The debate over hydraulic fracturing, commonly known as fracking, on federal and tribal lands continues.  As we reported in June, the US Department of Interior’s Bureau of Land Management (BLM) published a proposed rulemaking that would regulate hydraulic fracturing on federal and tribal lands.  In response, the BLM has received 1,348,434 comments as of the date of this post.  The comment period formally closed on August 23, though the number of posted comments still appears to be rising.

Industry groups generally maintain that federal regulation is an unnecessary imposition on a traditionally state-regulated practice.  According to the Western Energy Alliance, whose comments were made on behalf of industry groups from twenty-five states, ninety-eight percent of hydraulic fracturing wells on public lands were drilled in states with modern hydraulic fracturing regulations.  These commenters also claim that federal regulation of hydraulic fracturing on public lands will cost $345 million per year for natural gas producers.

At the other end of the spectrum, the Natural Resources Defense Council (NRDC) encouraged citizens opposed to the regulations to write comments to the BLM in form letters expressing concerns that the proposed hydraulic fracturing rules are “woefully inadequate.”  Other environmental groups also expressed concern that the government’s proposed use of, an industry-endorsed website, would render the disclosure of chemicals used in fracking less useful, because environmentalists say the site does not present data in a user-friendly format.  Disclosure of fracking chemicals is a major aspect of the proposed rule.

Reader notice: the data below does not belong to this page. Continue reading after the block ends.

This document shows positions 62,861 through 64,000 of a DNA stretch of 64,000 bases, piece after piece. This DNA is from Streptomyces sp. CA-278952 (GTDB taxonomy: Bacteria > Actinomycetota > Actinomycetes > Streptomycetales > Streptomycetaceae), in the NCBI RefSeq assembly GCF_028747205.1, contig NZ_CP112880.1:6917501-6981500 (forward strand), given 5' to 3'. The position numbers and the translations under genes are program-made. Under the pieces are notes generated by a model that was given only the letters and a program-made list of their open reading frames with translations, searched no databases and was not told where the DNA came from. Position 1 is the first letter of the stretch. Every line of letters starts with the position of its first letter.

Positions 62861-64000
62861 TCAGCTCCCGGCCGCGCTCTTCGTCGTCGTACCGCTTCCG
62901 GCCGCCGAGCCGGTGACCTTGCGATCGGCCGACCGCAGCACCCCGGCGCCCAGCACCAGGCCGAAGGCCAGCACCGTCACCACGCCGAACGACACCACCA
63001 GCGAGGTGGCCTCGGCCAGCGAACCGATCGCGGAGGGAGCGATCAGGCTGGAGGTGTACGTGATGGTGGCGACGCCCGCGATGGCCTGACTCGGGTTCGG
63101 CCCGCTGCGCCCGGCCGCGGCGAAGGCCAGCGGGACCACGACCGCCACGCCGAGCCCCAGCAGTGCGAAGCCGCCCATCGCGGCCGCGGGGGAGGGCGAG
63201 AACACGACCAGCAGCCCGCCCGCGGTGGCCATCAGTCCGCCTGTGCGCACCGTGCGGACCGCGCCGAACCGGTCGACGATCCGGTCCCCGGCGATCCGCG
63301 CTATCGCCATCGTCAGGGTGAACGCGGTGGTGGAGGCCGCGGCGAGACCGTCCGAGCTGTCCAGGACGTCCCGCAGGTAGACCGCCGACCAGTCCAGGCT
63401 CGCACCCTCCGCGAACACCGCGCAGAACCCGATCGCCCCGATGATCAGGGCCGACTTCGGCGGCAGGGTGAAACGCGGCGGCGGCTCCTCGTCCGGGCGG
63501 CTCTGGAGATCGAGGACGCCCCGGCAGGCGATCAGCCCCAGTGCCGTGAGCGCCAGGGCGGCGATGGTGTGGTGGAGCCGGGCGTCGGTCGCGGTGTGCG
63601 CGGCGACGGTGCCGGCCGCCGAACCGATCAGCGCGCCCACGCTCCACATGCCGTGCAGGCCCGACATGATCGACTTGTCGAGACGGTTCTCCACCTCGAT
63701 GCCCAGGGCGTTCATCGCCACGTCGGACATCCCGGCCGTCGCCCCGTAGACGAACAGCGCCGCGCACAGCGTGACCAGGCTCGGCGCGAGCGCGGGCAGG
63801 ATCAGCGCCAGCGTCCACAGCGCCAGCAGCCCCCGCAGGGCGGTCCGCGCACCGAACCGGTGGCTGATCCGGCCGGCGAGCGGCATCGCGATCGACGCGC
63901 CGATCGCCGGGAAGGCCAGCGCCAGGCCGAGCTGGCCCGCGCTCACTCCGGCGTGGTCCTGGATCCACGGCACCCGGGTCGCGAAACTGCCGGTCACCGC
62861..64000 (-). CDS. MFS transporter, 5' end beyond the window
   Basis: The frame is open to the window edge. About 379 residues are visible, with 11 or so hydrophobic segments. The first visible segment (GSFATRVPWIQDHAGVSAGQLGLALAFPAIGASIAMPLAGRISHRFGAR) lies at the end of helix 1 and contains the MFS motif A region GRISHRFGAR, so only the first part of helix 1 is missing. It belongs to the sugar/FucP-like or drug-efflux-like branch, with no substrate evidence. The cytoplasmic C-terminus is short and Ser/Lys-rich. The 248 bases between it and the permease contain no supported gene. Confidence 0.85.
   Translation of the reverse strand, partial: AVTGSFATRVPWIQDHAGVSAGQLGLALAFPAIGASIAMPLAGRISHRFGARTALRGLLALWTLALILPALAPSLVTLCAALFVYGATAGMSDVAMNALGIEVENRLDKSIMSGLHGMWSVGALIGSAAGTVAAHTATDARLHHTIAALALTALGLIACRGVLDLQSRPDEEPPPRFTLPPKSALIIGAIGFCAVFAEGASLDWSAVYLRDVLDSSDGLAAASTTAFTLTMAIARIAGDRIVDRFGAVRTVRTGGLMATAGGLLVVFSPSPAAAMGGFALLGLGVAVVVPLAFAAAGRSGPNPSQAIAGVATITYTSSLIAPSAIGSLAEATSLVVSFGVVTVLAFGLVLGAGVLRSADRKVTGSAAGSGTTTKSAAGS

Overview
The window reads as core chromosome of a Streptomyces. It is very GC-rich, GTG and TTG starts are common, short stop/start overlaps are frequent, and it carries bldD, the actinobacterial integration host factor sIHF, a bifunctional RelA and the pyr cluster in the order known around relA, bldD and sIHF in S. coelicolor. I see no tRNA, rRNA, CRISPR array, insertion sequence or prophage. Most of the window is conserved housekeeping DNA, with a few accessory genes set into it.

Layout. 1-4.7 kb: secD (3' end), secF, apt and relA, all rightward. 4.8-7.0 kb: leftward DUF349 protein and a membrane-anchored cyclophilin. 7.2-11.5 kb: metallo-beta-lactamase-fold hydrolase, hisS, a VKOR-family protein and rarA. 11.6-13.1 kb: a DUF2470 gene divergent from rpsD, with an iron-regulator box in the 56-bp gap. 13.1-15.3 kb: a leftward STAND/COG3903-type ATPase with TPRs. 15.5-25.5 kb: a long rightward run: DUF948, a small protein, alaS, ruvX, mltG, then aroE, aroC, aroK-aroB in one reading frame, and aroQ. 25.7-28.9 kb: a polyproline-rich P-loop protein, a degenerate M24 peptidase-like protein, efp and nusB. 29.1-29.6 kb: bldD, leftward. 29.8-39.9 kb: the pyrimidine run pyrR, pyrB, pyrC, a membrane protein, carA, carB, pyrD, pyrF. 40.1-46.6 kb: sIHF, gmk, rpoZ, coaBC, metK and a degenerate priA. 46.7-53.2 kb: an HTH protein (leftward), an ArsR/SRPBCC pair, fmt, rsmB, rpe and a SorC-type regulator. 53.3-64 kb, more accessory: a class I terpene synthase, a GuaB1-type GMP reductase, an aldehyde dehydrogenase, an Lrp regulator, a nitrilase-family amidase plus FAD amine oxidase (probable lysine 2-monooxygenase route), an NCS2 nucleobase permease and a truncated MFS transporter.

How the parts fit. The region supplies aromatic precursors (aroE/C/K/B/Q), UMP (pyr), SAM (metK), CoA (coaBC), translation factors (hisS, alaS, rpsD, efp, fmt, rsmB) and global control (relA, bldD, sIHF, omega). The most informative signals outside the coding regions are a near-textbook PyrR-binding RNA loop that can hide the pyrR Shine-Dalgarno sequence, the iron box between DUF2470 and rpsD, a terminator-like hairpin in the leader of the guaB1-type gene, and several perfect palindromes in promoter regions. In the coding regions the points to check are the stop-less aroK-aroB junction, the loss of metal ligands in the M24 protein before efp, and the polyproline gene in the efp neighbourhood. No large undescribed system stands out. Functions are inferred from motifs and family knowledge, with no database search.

In a July speech, President Barack Obama stated that, “cheaper costs of natural gas [are] a huge boost to our businesses here in America, so we should develop it even more.”  However, the President noted that his administration will “do it in a way that protects our air and our water for our children and future generations.”  As long as the federal government maintains its focus on development of natural gas resources, it is crucial for concerned businesses and organizations to keep a finger on the pulse of regulatory developments related to hydraulic fracturing.